With the exception of manually directing your Pikmin, a function that was formerly controlled with the GameCube’s C stick, all of these controls are improvements, in many cases vast ones, to the original. While the D-pad/C button combination works-especially since you can now see just how you can adjust your Pikmin in a line behind or in front of you thanks to guiding lines on the screen-if you are used to the subtle movements necessary with the C stick, it will take some getting used to the new format. Players new to the Pikmin series on Wii will have no trouble though, as they won’t know the difference.
The controls are not the only new change to the game though. New Play Control! Pikmin has true 16:9 widescreen support and also outputs at 480p, which should make playing these GameCube classics on HD televisions a more appealing prospect. Graphically, the game has held up very well, especially when you consider that this was a game released in 2001. Textures suffer under scrutiny up close, but at either the regular or zoomed out camera viewpoints, the game looks gorgeous. Little touches, like rusty tin cans or cardboard boxes that remind you that the “alien” planet is actually Earth, and Olimar and the Pikmin are just very small, are well done and welcome additions to the environment. They add to the sense of exploration that is central to this title; you’re on a time limit, but exploration is the only way to find all of your ship’s parts and find your way off of this planet.
The charming sound effects now come through the Wii Remote speaker if you like, though you have the option of turning this off and having them come through the television speakers as they normally would. Both the sound effects and the soundtrack are of high quality and charming. The soundtrack may be one of the best in Nintendo’s deep catalog actually, and adds as much to the game as the visuals do. Those who have played the original will be hit by the nostalgia bug when the opening theme and music from the Impact Site start to come through your speakers.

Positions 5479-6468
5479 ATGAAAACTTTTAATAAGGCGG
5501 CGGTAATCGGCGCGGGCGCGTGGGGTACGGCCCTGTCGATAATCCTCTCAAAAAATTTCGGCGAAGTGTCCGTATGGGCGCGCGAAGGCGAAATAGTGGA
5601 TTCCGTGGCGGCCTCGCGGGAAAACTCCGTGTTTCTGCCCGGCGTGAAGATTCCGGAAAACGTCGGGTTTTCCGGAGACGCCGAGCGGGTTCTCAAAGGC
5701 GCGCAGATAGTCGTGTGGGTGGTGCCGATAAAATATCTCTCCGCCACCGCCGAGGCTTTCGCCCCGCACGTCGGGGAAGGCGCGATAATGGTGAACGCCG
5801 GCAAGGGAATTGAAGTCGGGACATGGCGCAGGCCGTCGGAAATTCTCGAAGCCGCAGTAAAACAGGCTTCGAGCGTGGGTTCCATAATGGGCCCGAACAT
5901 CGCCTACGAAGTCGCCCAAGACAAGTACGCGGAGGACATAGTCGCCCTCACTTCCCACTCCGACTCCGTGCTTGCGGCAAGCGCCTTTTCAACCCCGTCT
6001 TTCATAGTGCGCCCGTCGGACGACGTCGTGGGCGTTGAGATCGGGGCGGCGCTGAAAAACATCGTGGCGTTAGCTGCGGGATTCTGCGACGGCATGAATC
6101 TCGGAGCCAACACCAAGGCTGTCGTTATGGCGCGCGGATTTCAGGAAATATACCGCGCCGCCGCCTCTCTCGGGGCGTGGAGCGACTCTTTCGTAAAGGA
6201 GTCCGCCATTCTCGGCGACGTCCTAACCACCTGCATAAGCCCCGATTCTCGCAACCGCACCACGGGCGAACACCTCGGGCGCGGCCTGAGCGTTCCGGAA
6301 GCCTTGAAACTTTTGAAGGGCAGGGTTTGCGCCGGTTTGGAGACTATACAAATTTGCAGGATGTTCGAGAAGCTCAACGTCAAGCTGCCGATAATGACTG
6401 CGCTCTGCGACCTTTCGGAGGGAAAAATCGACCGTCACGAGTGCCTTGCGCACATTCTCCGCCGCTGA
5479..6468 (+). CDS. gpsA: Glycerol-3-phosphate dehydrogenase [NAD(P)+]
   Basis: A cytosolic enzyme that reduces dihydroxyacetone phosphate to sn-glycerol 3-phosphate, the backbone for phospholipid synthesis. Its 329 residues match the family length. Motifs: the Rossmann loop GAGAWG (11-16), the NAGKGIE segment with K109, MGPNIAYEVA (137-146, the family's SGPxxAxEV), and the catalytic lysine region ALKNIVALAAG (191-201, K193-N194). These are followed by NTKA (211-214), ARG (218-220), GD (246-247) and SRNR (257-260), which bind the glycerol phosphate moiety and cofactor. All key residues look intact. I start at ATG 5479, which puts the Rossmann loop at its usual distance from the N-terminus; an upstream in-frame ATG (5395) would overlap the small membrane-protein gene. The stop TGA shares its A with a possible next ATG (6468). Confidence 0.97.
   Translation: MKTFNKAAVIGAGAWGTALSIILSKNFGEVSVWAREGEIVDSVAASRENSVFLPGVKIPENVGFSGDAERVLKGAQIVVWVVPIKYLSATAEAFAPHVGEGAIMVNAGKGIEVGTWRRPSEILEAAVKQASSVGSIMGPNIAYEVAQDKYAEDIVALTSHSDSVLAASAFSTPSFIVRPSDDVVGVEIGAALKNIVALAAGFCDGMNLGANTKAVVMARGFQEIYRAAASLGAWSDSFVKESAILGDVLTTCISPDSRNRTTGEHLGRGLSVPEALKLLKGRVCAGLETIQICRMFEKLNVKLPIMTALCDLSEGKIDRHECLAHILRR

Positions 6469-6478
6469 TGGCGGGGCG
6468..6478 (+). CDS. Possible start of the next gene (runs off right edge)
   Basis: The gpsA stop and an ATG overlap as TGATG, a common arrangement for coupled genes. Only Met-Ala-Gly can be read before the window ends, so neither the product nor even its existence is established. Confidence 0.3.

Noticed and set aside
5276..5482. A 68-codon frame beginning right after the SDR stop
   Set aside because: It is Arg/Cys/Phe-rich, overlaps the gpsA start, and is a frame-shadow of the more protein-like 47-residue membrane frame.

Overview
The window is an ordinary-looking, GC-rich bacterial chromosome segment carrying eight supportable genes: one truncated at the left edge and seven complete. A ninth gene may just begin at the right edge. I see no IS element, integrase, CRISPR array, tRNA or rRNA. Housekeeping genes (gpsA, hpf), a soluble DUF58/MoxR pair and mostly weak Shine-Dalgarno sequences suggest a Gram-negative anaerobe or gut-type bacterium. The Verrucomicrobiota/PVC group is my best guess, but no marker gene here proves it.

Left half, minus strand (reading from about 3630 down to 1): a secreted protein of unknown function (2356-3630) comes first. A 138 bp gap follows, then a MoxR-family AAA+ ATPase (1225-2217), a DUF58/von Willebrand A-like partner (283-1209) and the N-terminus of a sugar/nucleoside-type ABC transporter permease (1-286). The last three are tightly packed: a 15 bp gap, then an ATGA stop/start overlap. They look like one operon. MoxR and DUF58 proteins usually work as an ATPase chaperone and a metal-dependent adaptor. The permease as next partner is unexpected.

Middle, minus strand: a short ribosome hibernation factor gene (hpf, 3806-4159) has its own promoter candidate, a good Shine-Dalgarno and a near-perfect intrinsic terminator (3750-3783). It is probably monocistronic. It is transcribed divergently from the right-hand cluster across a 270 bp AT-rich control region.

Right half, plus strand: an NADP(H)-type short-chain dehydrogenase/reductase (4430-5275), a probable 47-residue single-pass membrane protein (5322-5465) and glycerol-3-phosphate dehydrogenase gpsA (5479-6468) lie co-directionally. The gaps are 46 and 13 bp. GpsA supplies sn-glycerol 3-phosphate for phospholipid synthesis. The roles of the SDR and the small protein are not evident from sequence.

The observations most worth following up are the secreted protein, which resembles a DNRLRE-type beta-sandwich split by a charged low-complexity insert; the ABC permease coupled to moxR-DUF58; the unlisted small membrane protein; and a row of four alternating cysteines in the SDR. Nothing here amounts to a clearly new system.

The most important change besides the controls though may be that you can now restart from any day you would like. There are 30 parts and 30 days to collect all of them, meaning you need to keep a pace of at least one part per day in order to succeed with Pikmin. In the original game, failure to keep this pace or find all 30 parts in 30 days meant you lost, and would have to start over. Granted, the title isn’t the longest out there, so this wasn’t a huge deal, but it artificially restricted the length of the game; that was a turnoff for many reviewers and gamers that played the original. Being able to restart from any day may keep you from restarting and putting more time into the game overall, but it will also keep you from repeating sections over from the beginning.
In addition to the regular game mode, there is also a high score mode where you compete to see how many Pikmin you can grow in a single day. This mode is still just as addicting as it was in the original version, and now that you can move that much quicker and more efficiently with the Wii Remote instead of a GameCube controller, the scores should soar. The lone complaint is that the high scores are not tracked on a Nintendo Wi-Fi leaderboard, as it would have given some of the people who have already played the game another reason to buy it while adding to the list of useful new features.
The worst thing you can say about New Play Control! Pikmin is that it isn’t New Play Control! Pikmin 2. The sequel is longer, does away with the time limit, has loads more features, two playable characters, multiplayer, and new forms of Pikmin and creatures to discover and experiment with and on. That doesn’t mean you should avoid this game and wait for the release of the second entry in the series though, as this game, especially at $30, is a steal. Try walking into a GameStop and finding a copy of the original Pikmin; better than that, try going in and spending a significantly lower amount on it than you would a brand new copy of the superior version.
Even if you played the original, the inclusion of 16:9 widescreen and 480p support along with the improved features and controls should be enough to sway you, assuming you were into the GameCube release. For those who have never experienced Pikmin before, this is a wonderful way to jump in and see just what all the fuss is about, especially with Shigeru Miyamoto announcing at last year’s E3 convention that a brand new Pikmin for Wii was in the works.
[Ed. Note: While the screens in the gallery are not 16:9, the game itself utilizes true 16:9, not stretched.]